Paul Krugman is known for saying some very odd things. The neo-Keynesian economist has firmly planted himself as a hack for President Barack Obama and the Democratic Party, even if it means going back on policies he once supported.
For example, Krugman once spoke strongly against the idea of monetizing debt. But when the Federal Reserve decided roll out “quantitative easing” — a nice name for debt monetization, shifted gears and defended the program. Krugman, who often cherry-picks data to come to predetermined conclusions, has written fondly of death and destruction because he believes it will drive economic output. He’s also a big fan of death panels to deal with the unfunded liabilities of entitlement programs.
Krugman was also one of the loudest voices calling for economic stimulus in 2009. After President Obama’s stimulus failed to boost the economy, Krugman, who had advocated for a stimulus bill that exceeded the $833 billion price tag that the Obama Administration requested, complained that it wasn’t large enough.
Krugman chastized those who were pushing for spending cuts and later claimed victory. “Intellectually it was, I think I can say without false modesty, a huge win,” he wrote last year. “I (and those of like mind) have been right about everything.”
Let’s travel back in time for a moment. Back in 1998, then an economic professor at MIT, Krugman predicted that the Internet wouldn’t be such a big deal by the mid-2000s and that its economic impact “would be no greater than the fax machine’s”:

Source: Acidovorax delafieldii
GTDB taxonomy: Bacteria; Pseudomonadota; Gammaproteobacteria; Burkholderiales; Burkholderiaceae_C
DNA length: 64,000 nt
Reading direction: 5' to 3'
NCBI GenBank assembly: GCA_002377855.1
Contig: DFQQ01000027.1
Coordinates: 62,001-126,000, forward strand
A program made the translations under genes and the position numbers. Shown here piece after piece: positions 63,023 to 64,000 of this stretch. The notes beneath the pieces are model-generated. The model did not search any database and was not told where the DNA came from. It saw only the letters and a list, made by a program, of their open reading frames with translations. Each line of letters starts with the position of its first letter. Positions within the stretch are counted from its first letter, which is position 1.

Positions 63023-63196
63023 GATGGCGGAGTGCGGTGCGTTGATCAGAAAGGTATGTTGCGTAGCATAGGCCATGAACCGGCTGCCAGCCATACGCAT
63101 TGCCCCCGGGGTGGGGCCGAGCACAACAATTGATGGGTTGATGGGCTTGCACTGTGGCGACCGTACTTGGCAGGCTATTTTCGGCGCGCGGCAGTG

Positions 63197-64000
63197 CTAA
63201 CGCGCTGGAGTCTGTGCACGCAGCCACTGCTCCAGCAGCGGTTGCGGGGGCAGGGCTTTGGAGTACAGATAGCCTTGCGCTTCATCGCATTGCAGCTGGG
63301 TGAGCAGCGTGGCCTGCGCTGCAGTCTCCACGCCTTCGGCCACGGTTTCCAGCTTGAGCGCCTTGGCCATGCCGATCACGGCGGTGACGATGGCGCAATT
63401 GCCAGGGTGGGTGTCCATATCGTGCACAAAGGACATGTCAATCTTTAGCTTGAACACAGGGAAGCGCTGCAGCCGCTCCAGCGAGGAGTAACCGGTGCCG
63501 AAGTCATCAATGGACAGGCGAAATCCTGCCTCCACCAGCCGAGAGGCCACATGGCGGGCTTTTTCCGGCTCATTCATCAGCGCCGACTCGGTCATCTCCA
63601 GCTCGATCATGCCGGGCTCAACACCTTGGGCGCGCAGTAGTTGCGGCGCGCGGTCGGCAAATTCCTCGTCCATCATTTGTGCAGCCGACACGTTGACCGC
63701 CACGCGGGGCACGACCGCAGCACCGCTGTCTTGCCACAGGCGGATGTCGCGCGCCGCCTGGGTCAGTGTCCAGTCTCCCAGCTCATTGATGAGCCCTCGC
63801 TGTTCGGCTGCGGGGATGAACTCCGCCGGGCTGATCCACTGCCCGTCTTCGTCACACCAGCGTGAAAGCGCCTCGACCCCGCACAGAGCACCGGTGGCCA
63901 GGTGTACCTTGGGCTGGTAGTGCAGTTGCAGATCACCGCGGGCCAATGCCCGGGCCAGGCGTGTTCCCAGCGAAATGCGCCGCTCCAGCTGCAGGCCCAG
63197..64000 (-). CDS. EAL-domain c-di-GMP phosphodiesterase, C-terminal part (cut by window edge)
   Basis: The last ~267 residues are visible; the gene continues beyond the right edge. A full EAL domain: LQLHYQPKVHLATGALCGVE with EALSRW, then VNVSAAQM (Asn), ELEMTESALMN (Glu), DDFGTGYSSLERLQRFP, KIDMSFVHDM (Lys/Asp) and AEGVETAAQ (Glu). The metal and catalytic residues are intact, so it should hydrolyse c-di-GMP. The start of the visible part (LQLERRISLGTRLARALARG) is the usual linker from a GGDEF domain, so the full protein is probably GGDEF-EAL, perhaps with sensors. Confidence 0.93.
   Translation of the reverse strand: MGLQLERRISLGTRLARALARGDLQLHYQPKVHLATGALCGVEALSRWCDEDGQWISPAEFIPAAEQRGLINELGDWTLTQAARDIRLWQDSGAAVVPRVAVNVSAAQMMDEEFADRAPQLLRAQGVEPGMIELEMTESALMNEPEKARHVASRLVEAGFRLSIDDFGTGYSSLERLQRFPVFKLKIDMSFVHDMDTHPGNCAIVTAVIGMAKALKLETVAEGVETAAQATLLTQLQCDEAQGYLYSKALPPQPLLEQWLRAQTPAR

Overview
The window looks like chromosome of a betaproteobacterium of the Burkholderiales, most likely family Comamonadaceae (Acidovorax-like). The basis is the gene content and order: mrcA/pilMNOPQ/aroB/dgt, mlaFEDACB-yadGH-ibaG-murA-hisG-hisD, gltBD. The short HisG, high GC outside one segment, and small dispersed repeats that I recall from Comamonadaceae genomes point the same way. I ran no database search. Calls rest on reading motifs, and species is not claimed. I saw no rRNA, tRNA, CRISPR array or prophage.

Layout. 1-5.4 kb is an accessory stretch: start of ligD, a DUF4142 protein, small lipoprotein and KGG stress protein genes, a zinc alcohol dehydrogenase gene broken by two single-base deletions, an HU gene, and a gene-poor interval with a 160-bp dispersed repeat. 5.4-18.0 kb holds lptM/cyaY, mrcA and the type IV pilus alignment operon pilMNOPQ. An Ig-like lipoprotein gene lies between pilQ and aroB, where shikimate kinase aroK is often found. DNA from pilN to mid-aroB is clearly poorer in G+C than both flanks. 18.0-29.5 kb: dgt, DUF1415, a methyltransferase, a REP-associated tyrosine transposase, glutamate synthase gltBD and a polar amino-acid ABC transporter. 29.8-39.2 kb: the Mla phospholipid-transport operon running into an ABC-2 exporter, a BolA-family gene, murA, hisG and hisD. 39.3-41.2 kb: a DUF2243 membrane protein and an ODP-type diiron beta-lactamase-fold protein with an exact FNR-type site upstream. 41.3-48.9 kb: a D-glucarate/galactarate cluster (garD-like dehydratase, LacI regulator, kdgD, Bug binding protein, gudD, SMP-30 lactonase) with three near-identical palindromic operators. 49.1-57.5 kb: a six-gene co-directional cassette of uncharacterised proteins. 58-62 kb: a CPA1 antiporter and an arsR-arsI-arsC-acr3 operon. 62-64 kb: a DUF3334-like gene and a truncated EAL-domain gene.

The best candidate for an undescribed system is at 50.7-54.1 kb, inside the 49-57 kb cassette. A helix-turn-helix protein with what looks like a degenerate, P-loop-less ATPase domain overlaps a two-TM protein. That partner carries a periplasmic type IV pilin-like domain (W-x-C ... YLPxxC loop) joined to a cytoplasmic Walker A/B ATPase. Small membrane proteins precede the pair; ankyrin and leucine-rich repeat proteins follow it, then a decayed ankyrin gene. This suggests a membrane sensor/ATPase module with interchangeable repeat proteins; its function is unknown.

The growth of the Internet will slow drastically, as the flaw in “Metcalfe’s law”—which states that the number of potential connections in a network is proportional to the square of the number of participants—becomes apparent: most people have nothing to say to each other! By 2005 or so, it will become clear that the Internet’s impact on the economy has been no greater than the fax machine’s.
Tell that to Larry Page and Sergey Brin, the founders of Google, whose company has alone has an $80 billion economic impact in the United States. Traditional telephones and faxes are a thing of the past now that there are some three billion Internet users in the world who now connect via a variety of social media sites — including Facebook and Twitter — and web-based services, such as Skype and GChat.
According to the OCED, the Internet was responsible for “up to 7.21% of US gross domestic product” in 2010. And here’s the kicker — there is still plenty of room for the Internet-based economy to grow.
In the same column, Krugman also wrote:
As the rate of technological change in computing slows, the number of jobs for IT specialists will decelerate, then actually turn down; ten years from now, the phrase information economy will sound silly.
There may have been a time when the job market was oversaturated with IT specialists. But interestingly, IT jobs have outpaced overall job growth and could approach record highs this year.
Too bad Krugman didn’t have the foresight to see the trends at the time. Maybe he was out of touch; maybe his view was guided by some uber-Keynesian economic model that just got it wrong. Either way, it’s ironic that Krugman now gets paid to write columns and blog posts at The New York Times’ website, which erected a paywall a few years ago because of the decline in traditional subscriptions.